Why Chicago's challenging businesses to switch to renewable energy

Chicago already has a track record of commitment to renewable energy, energy efficiency and environmental stewardship that extends back to 2011 if not earlier. While its population and economy have grown, the city has charted reductions in greenhouse gas emissions, won a 2017 ENERGY STAR award and other recognitions for its efforts to protect the environment through energy efficiency, embarked on a smart street lighting project, committed to renewable energy for public buildings and more.

It's an admirable record, but what other cities can take away from Chicago's environmental protection and energy strategies is that, like its Retrofit Chicago Energy Challenge, they're very much built on collaboration. And that collaboration occurs on a broad scale, including collaboration between city agencies, utilities, local institutions and businesses. It's a tool cities large and small can and should be using as they work toward their smart city transformations. — Doug Peeples


Chicago Mayor Rahm Emanuel announced in April of last year that the city's public schools, park district, housing authority, fleet and facility management and city colleges had signed on to switch to 100% renewable energy for their buildings by 2025.

Last week he said the program would be extended to private sector buildings throughout the city in what the city refers to as its Chicago Renewable Energy Challenge.

"We are proud of our pledge to use 100% clean energy for municipal facilities, and now we are extending a challenge to the private sector to do the same," Emanuel said in a statement. "Chicago is not only leading  by example, but doing its part to work with our business community to drive down harmful carbon pollution while supporting clean energy jobs for the 21st century."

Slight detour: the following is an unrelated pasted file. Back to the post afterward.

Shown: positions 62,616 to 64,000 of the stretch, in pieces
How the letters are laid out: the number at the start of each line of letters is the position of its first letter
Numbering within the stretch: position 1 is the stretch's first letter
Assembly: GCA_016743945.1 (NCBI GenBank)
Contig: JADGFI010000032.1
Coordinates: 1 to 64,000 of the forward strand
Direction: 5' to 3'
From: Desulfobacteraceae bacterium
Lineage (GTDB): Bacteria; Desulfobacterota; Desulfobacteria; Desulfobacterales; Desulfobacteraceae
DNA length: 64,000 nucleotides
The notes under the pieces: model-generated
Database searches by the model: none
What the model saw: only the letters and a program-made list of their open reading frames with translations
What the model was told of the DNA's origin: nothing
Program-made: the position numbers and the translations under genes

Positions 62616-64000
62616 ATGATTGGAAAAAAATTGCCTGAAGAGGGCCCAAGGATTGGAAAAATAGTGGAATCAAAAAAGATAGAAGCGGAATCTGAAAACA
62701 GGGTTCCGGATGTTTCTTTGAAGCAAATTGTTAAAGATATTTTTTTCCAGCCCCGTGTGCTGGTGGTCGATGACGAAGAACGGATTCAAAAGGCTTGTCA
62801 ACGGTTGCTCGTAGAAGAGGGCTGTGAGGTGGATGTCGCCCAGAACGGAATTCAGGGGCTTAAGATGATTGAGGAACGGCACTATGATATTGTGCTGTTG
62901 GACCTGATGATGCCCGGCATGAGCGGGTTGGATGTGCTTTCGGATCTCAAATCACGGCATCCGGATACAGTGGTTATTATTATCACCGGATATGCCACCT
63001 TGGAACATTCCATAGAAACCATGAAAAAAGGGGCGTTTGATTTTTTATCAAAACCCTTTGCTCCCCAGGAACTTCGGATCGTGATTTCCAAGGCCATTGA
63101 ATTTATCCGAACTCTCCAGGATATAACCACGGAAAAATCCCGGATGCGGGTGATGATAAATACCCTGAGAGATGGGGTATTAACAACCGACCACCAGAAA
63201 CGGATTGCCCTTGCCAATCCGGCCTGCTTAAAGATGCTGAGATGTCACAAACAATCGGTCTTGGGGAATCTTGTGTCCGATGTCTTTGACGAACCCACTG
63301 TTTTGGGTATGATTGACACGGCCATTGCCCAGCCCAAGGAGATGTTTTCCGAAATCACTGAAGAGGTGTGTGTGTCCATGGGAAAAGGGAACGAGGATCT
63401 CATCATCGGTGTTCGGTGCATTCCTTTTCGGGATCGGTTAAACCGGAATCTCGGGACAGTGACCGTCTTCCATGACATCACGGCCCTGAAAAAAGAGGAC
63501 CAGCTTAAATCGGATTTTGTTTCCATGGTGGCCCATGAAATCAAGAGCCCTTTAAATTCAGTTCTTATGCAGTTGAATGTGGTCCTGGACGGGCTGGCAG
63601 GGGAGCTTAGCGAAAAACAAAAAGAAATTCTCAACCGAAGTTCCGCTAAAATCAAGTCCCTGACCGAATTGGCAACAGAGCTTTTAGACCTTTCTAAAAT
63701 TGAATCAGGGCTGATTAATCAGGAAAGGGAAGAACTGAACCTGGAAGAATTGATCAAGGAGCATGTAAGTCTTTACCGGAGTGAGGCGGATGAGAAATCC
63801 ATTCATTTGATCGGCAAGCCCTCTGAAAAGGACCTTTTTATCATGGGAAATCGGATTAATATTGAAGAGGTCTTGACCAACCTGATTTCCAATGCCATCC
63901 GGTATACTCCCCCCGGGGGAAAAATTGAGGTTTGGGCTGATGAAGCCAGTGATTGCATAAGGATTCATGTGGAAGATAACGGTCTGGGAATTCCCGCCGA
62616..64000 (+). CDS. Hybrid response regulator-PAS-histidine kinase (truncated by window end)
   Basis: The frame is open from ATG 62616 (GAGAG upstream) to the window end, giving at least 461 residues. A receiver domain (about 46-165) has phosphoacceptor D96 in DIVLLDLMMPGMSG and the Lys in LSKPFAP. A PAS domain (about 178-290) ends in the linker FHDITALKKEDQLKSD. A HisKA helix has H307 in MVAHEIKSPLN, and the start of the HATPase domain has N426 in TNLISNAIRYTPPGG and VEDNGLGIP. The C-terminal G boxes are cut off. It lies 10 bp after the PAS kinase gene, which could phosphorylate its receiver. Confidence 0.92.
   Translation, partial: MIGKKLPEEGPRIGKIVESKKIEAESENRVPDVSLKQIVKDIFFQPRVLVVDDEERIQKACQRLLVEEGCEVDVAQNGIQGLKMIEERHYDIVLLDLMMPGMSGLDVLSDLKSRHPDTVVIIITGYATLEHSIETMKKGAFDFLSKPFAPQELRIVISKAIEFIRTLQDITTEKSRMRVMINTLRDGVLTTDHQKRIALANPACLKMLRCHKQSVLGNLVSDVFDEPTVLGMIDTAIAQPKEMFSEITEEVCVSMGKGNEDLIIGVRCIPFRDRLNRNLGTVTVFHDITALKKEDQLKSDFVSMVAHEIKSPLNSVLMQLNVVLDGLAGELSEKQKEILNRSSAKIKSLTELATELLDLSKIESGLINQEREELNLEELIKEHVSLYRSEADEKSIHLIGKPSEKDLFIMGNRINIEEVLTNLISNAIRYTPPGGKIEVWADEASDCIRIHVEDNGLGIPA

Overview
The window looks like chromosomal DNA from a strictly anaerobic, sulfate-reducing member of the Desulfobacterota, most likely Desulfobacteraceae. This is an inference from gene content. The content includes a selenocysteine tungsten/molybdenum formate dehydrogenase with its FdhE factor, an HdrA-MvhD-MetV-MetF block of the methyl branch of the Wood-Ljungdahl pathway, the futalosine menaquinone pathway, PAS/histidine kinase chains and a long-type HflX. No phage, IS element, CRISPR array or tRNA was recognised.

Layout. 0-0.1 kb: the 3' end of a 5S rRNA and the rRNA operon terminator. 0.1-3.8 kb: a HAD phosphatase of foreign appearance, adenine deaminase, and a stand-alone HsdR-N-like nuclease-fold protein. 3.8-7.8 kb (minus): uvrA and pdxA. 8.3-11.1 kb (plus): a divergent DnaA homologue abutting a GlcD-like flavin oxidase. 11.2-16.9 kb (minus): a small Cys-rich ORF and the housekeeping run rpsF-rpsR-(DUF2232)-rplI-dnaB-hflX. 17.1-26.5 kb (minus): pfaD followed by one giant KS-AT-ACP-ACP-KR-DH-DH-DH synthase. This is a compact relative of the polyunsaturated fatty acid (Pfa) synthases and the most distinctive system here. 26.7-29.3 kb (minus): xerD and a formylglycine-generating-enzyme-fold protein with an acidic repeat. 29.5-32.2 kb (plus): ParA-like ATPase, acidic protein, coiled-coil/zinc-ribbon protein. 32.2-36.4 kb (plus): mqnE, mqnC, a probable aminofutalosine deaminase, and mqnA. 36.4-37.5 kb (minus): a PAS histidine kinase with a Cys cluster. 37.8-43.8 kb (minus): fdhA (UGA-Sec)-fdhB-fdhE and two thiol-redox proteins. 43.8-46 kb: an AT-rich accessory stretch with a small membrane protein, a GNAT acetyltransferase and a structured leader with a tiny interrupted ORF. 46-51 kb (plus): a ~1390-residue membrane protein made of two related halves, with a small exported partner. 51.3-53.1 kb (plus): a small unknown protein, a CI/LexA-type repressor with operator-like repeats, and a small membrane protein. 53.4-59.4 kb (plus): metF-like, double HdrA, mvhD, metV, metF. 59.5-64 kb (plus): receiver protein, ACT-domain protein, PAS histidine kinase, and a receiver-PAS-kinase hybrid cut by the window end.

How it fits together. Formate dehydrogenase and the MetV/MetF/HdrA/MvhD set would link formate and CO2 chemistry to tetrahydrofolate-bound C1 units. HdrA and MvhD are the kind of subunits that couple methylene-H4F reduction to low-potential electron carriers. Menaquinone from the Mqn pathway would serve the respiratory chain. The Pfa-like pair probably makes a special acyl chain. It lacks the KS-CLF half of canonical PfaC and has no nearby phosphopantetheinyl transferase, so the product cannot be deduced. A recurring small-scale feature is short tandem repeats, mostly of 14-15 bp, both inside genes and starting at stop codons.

In 2016, city agencies and departments used 1.8 billion kilowatt-hours of electricity, 8% of the city's total energy consumption.

Founding members of the Renewable Energy Challenge have committed to converting at least one or more of their buildings to 100% renewable energy by 2025 or earlier and to maintain the commitment for at least 10 years. Founding members also have committed to collectively reducing energy use by 184.5 million kilowatt-hours annually.

And there are some very big names among those founding members, including local universities, the McDonald's restaurant chain and Council Global Lead Partner Microsoft.

"A healthier, more sustainable future will require greater investment in renewable energy, which is why we invested in an Illinois wind farm in 2014 and have grown our investments in renewable energy globally to more than 1.2 gigawatts in three continents today," said Adam Hecktman, Microsoft Director of Technology & Civic Innovation for Chicago.

A statewide commitment to renewables
As of the November 6 general election, it also looks like the state of Illinois will follow a very similar path toward a renewable energy future. Newly-elected Governor J.B. Pritzker promised in a statement on his campaign website, "As governor, I will bring all stakeholders to the table to put Illinois on a path toward 100% clean, renewable energy and make sure that every community justly benefits during this transition."